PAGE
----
New research indicates that believing in a just world can lead to poor health for black Americans

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Research on the link between racial discrimination and poor health outcomes is not new. However, until now, there has been little exploration around that link — the why, how, who and when.

Nao Hagiwara, Ph.D.
Nao Hagiwara, Ph.D.

Researchers in Virginia Commonwealth University’s Department of Psychology in the College of Humanities and Sciences explored the “why” in a recent study published in the Journal of Behavioral Medicine in December. They surveyed 130 black Americans and found evidence that a just world belief — the belief that we live in a world in which people get what they deserve and deserve what they get — has a negative impact on the health of black Americans.

We talked to VCU researcher Nao Hagiwara, Ph.D., assistant professor in the Department of Psychology, about the findings and its implications for the health care of black Americans.


What led you to explore the just world belief as an influencer in the relationship between racial discrimination and health consequences?

Prior research often failed to address why some black Americans experience better health than others, even when they reported the same levels of perceived discrimination. I wanted to address this question. 

There are a number of previous studies that have shown that people from socially disadvantaged groups — racial and ethnic minorities, and women — and who strongly endorse the just world belief are more likely to experience negative effects than their counterparts who weakly endorse this belief. This includes psychological reactions, like lower self-esteem as well as physiological reactions, like increased stress when they face discrimination at least temporarily. I thought there must also be long-term health consequences.


How did you determine who did and did not hold a just world belief within the research sample?

We used a well-validated, widely used scale, called “Belief in Just World Scale.” It asks individuals to report, on a five-point scale, how much they agree or disagree with eight statements that are designed to tap into just world beliefs. Examples include ‘‘I feel that the world treats people fairly’’ and ‘‘I feel that people get what they deserve.”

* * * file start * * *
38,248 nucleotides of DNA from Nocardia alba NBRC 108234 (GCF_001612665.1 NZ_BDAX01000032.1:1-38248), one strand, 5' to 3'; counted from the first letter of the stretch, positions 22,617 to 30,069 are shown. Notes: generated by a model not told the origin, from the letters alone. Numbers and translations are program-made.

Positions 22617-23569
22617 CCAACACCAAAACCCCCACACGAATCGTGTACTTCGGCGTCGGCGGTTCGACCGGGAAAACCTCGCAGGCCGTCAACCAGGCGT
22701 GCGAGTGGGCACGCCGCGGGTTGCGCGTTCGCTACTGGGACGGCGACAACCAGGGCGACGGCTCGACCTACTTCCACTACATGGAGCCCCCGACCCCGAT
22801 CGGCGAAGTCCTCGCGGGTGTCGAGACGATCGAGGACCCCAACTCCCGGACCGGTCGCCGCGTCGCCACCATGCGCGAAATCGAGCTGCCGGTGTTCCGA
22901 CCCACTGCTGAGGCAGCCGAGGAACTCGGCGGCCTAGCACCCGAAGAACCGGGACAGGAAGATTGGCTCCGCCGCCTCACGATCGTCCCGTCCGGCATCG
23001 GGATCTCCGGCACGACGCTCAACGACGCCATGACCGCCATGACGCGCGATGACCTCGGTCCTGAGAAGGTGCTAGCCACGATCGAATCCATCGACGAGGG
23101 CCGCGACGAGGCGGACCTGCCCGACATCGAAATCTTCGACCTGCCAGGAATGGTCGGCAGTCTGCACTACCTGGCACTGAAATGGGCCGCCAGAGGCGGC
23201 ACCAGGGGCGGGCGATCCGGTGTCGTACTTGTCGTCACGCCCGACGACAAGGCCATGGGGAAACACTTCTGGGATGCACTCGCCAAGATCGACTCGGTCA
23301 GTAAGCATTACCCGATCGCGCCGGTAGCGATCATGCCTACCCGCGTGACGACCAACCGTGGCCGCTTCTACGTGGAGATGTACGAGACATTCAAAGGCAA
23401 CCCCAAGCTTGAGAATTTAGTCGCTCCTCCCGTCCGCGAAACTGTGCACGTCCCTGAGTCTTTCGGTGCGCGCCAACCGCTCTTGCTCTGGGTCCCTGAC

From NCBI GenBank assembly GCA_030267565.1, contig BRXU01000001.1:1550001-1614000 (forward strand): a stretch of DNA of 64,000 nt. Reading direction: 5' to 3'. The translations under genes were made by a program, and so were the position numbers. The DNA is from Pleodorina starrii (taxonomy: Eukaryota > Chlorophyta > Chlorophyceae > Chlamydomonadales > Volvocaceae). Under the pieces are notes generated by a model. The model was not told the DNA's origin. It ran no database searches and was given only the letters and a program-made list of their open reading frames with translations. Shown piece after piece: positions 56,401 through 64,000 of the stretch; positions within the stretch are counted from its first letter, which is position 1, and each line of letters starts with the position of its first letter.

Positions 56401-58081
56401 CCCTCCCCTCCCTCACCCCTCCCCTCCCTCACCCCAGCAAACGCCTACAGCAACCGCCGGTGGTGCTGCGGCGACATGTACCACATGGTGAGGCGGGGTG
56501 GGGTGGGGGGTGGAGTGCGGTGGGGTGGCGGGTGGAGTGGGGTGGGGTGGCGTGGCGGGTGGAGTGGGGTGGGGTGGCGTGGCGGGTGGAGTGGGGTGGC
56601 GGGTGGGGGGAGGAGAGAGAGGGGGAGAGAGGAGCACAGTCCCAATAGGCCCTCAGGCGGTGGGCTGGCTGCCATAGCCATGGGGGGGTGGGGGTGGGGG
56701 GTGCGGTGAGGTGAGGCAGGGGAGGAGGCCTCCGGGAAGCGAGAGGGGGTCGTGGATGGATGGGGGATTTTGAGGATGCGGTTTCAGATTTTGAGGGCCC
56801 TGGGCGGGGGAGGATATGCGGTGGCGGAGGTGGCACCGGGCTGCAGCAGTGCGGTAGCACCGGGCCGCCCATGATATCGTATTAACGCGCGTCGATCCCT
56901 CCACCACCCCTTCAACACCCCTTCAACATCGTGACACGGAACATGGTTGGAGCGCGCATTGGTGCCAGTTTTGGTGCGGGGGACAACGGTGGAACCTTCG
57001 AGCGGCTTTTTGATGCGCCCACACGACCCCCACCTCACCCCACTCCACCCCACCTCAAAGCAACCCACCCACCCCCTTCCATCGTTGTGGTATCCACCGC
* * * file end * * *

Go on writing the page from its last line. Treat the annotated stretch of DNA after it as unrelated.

How was that linked to health outcomes?

Endorsement of the just world belief was not directly associated with physical or mental health self-reported by the survey group. However, it moderated the effects of perceived discrimination on the number of chronic illnesses and systolic blood pressure. Specifically, black Americans who strongly believed that the world is a just place and report experiencing high levels of discrimination were more likely than other blacks to suffer from a greater number of chronic illnesses. Likewise, among blacks who strongly endorsed the just world belief, higher levels of perceived discrimination was associated with higher blood pressure. In contrast, among blacks who weakly endorsed the just world belief, perceived discrimination and systolic blood pressure were unrelated. 


Does the scale of a just world belief match the extent of health problems?

We are not arguing that black Americans who don’t hold a just world belief would be healthy even when facing racial discrimination. There are multiple pathways for racial discrimination to affect health. For example, it often forces black Americans to live in harsh environments that have high violence, more pollution and less access to fresh vegetables and fruits. Racial discrimination also can impact how physicians interact with and treat their black patients. Whether black Americans strongly versus weakly endorse the just world belief is one piece of this complicated puzzle.


What are the avenues for educating people on this association, and is it a process of unlearning long-held beliefs? 

Prior research has shown that black Americans who strongly endorse the just world belief are likely to be threatened by the experience of discrimination for at least two reasons. First, they believe they are responsible for the experience of unfair treatment. Second, it challenges their core belief that people are treated fairly in the world.

In order to address the first reason, interventions may focus on modifying a person’s cognitive framing from ‘‘I am responsible for the negative events that happen to me’’ to ‘‘Some of the negative events are due to racism, and I am not responsible for those events.’’

In order to address the second issue, interventions may also focus on educating blacks who strongly endorse the just world belief by cultivating the belief that unfair and unjust things can happen to undeserving people. However, this messaging has to be delivered carefully so that it does not blatantly challenge someone’s core value, which could have a backfire effect.


Are the “side effects” of having a just world belief specific to black Americans or does it carry over to other groups that are discriminated against?

The short-term negative psychological and physiological consequences of holding a just world belief have been examined in multiple socially disadvantaged groups. So, I would predict that we would find similar patterns of results in other socially disadvantaged groups, such as other racial/ethnic minorities or individuals with mental health, criminal history or disabilities. The generalizability of the current findings is an empirical question and would be a great next study.


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